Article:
The dream of AI has gripped the imagination of philosophers throughout the ages. Machine learning has evolved since the 1950s with the advent of computing power. First came the counting computer (spreadsheets) and after that the programmable era. We are now at the tail end of the third industrial revolution in the cognitive era where new available resources and technology (figure 3) allow the embedding of AI and machine learning into new products that, in turn, streamline decision-making processes.
AI in the fourth industrial revolution (4IR) is a continuum promising a convergence of new technologies such as, for example, quantum computing. The fusion of digital and biological technologies empowers the internet-of-things and internet-of-everything (figure 4).
As Ian Fletcher from IBM explains in the CFI.co summer 2018 issue, the 4IR and augmentation come together to capitalise, cultivate, and orchestrate data assets in order to improve performance. They also increase the capacity for continuous change whilst building a cognitive platform, encompassing self-learning systems, natural language processing, robotic process automation, enhanced data intelligence, augmented reality, and predictive patterns – all accessible through an open API (application program interface). These elements should be supported by a cognitive journey map, cognitive enabled workflows, business process automation – empowering businesses to make faster and more informed decisions. In short, AI and 4IR technology confluence must be culturally imbedded in the corporate DNA.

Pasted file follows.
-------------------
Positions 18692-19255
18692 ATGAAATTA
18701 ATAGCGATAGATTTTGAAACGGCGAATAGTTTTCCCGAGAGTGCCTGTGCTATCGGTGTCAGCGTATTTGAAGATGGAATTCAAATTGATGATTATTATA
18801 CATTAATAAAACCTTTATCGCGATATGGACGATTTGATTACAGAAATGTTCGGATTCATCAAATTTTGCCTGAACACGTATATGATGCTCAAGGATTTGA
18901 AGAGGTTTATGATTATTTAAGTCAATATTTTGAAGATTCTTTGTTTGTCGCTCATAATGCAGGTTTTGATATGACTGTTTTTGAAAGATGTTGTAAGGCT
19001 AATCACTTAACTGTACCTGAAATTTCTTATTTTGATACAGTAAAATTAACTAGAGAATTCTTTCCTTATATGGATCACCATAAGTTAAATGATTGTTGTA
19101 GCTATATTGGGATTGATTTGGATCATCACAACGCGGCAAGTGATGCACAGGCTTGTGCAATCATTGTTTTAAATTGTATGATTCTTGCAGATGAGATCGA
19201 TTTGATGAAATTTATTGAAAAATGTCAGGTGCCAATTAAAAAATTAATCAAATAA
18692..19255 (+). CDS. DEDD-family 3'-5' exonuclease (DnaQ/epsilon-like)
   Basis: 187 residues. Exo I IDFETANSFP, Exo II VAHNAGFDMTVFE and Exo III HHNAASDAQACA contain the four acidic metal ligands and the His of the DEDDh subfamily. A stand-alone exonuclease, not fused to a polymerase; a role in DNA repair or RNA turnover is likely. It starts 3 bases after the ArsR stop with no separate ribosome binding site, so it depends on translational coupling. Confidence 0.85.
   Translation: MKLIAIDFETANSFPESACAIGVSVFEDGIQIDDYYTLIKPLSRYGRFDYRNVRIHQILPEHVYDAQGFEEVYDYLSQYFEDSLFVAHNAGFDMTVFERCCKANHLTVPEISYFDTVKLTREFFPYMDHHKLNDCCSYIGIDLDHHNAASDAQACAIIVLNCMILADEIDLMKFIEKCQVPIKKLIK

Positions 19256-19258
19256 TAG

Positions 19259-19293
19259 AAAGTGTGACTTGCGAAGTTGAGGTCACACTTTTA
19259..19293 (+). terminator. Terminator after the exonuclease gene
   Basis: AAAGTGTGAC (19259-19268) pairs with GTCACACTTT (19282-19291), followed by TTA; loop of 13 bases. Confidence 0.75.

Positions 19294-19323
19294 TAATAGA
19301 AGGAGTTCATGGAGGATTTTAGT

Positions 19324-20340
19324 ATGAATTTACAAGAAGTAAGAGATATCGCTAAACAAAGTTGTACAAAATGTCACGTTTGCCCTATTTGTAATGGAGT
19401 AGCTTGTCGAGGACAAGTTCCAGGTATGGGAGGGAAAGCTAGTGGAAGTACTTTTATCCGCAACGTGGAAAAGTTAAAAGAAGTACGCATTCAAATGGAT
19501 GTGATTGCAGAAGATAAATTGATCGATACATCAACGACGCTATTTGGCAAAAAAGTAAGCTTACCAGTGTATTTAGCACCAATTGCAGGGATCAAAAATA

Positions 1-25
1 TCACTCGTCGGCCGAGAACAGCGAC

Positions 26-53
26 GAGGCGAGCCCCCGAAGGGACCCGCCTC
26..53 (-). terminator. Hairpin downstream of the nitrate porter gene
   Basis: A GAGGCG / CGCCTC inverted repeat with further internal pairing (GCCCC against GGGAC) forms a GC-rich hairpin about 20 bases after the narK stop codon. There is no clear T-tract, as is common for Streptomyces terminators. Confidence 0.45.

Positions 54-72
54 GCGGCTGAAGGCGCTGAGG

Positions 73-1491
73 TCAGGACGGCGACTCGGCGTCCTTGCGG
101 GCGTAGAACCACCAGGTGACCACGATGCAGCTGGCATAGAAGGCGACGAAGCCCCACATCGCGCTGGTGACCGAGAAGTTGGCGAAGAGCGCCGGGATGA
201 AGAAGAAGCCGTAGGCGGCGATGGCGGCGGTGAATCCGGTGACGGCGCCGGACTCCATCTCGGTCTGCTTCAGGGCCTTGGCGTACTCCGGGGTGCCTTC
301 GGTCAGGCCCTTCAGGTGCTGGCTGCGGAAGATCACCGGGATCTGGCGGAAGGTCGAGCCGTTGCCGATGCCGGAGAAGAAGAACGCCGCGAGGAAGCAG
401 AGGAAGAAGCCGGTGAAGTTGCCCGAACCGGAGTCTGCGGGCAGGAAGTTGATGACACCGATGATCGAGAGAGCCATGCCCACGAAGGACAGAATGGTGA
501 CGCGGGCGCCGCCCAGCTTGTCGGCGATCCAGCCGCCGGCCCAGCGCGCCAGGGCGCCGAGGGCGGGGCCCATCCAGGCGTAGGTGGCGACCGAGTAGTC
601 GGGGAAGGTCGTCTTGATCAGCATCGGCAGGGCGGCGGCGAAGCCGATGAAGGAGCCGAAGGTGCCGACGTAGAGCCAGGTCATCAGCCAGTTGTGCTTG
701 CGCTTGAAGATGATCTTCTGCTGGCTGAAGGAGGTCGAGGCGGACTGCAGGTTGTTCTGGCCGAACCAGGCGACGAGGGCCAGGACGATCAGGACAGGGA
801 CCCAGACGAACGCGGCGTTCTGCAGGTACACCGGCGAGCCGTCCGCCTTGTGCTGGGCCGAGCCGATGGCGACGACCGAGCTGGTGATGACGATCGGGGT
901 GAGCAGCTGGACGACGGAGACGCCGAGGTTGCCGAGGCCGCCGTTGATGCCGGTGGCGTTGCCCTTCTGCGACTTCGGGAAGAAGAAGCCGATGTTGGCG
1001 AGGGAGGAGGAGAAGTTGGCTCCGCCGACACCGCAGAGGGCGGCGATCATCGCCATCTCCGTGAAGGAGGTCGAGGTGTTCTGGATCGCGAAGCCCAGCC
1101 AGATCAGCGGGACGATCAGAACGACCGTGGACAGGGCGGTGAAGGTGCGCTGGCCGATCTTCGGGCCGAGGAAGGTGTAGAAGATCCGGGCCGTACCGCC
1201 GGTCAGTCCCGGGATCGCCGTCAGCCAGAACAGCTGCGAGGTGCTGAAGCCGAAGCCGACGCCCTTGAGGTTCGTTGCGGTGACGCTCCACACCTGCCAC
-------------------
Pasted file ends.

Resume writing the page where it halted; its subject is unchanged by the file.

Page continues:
This meteoric change is made possible in the fourth industrial revolution because of two key observational concepts: Moore’s law and Metcalfe’s law.
Moore’s law is the observation that the number of transistors in a dense integrated circuit doubles about every two years, whilst Metcalfe’s law states the effect of a telecommunications network is proportional to the square of the number of connected users of the system (n2). The less costly devices made possible by Moore’s law, increase the number of nodes boosting the network’s value in Metcalfe’s law. One key outcome is more powerful chips designed to mimic human behaviour.
New fourth industrial revolution neuromorphic chips have biological inspired neuro transmitters growing and learning – providing an exponential level of extra intelligence. Other ground-breaking and powerful technologies are starting to emerge – such as DNA computing, which permits the storage of hundreds of trillions of terabytes of data on 1 gram of human DNA, fusing our digital and biological worlds.
AI’s relevance is forming part of – and being at the heart of – the confluence of this brave new world of 4IR technologies, which must be well understood in order to harness its full potential.
Will AI develop consciousness – and if so, what are the moral and ethical implications?
Tor Svensson is the Chairman of Capital Finance International.
Read the article from the Winter 2018-2019 print issue, or from the CFI.co app (download from iTunes or Google Play).
Source URL: https://cfi.co/technology/2019/01/ai-convergence-in-4ir/